3 March 2021
Former French president Nicolas Sarkozy was found guilty of corruption on Monday and was handed a three-year prison sentence. The sentence includes two years suspended and the remaining one year would be converted into a non-custodial sentence. That means Sarkozy will not be in a prison.

Sarkozy was accused of bribing a judge with the promise of an important position in exchange for receiving confidential information about another trial that he was facing. The court said that after leaving office Sarkozy offered judge Gilbert Azibert a position in Monaco in return for confidential information about the trial that alleged that Sarkozy had accepted illegal payments from L’Oreal heiress Liliane Bettencourt for his 2007 election campaign.

The court said Sarkozy, his lawyer and thirty-year-old friend Thierry Herzog and Gilbert Azibert acted together in a “corruption pact”. Herzog and Azibert were also handed over the same sentence by the court. Herzog, who is a criminal lawyer, has also been barred from practising for the next five years.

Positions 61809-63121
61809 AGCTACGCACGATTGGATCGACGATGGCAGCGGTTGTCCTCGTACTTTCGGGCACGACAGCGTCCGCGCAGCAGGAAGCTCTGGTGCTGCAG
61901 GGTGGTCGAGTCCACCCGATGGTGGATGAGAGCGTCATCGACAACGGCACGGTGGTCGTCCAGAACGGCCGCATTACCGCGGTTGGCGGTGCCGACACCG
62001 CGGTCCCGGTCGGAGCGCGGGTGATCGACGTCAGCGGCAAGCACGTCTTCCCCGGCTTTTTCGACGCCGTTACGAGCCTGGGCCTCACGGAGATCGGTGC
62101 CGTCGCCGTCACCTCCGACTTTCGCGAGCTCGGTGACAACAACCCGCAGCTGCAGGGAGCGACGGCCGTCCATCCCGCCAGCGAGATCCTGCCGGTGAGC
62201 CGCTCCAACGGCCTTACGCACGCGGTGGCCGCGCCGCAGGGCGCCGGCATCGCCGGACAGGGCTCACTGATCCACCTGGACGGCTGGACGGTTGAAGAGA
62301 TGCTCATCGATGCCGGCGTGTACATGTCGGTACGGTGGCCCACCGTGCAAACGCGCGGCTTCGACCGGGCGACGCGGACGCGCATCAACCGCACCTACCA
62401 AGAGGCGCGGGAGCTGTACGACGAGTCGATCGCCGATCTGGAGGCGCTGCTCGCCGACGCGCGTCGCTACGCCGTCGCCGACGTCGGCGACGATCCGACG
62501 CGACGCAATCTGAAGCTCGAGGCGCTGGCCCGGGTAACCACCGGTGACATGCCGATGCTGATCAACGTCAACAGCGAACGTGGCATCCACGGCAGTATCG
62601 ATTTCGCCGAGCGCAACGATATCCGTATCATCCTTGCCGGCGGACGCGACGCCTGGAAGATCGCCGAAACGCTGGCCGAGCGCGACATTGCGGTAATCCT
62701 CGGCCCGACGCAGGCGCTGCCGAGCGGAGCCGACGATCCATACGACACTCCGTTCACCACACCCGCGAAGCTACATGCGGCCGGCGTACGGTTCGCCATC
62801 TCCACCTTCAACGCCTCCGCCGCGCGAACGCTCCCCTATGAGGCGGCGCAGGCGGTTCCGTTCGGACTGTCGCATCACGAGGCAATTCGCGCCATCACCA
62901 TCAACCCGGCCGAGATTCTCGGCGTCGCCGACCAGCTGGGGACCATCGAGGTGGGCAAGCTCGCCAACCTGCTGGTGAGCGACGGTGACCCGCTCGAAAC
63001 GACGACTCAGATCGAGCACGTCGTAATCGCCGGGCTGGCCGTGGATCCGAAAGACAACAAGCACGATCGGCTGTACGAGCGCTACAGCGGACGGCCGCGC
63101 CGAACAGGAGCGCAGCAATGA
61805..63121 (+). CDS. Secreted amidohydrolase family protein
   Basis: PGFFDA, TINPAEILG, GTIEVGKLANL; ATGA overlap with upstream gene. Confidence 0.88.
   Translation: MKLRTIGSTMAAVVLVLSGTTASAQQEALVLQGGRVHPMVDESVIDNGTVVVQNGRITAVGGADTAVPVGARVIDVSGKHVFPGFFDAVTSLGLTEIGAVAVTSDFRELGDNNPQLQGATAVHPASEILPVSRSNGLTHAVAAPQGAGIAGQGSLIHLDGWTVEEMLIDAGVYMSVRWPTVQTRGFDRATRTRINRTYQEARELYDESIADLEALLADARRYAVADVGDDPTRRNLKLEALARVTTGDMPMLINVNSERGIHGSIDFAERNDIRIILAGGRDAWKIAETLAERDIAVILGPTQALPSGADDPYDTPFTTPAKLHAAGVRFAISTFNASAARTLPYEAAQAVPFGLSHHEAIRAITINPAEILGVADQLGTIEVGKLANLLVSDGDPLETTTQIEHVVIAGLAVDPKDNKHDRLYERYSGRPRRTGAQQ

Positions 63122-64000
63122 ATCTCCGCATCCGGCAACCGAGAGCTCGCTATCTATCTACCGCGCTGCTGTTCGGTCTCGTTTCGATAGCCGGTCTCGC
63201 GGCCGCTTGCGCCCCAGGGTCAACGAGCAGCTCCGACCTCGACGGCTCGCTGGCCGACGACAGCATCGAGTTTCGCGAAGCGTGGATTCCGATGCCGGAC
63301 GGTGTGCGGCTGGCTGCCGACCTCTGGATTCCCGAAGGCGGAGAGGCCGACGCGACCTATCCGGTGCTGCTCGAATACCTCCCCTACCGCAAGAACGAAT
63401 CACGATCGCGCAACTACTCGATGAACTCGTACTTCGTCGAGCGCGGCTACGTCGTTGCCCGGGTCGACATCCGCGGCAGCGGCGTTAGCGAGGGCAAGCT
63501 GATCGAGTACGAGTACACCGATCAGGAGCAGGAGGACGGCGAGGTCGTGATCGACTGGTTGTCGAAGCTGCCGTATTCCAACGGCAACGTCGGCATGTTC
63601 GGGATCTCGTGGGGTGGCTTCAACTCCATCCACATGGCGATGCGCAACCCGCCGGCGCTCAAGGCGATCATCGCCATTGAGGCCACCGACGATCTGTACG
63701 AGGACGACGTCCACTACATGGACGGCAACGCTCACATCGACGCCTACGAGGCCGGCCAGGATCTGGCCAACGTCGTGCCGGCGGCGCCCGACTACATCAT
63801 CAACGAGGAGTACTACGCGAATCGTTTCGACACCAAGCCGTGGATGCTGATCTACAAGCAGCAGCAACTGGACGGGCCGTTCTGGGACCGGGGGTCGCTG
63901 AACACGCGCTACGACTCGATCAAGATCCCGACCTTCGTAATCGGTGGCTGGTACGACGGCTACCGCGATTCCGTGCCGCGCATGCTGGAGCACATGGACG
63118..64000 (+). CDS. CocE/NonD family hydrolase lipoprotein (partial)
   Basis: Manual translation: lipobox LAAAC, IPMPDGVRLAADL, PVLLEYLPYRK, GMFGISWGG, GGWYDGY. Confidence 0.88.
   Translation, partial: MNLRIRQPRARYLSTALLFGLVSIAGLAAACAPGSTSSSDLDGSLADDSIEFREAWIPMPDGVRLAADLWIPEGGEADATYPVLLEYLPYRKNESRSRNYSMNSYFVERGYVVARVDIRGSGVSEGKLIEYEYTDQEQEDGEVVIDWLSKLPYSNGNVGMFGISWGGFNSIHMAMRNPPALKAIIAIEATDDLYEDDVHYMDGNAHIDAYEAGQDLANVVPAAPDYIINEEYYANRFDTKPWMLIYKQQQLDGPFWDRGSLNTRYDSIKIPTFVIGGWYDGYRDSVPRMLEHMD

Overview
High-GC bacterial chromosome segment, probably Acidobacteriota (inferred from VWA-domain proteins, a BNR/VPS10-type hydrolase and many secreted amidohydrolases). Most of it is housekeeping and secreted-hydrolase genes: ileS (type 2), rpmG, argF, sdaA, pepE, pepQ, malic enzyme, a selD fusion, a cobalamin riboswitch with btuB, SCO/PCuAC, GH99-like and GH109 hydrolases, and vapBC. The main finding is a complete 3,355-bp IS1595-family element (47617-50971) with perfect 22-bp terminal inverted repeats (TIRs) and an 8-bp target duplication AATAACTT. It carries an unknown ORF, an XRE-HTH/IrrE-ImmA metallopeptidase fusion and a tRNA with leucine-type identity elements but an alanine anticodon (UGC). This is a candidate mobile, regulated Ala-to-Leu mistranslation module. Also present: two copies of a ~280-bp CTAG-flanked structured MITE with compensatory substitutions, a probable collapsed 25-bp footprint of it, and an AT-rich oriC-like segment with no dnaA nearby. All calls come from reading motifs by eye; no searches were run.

The police monitored telephone conversations between Sarkozy and his former lawyer Herzog. The police investigation was in connection with the claims that Sarkozy had received an illegal and undeclared donation to his 2007 presidential campaign from Muammar Gaddafi, then leader of Libya.

Some of Sarkozy’s friends and associates have also separately been convicted of financial wrongdoing. They include his political mentor Charles Pasqua, his former prime minister Francois Fillon, his former chief of staff Michel Gaudin and a former close adviser, Boris Boillon.

Another case against Sarkozy is expected to go on trial from 17 March 2021. The allegations in this case are that during his re-election bid in 2012, Sarkozy’s party spent more than what was allowed and tried to hide the costs with the help of a PR company.

Sarkozy becomes the second president to be convicted of corruption, after his mentor  Jacques Chirac, who received a two-year suspended sentence over the creation of ghost jobs at the Paris city hall to fund his party when he was mayor.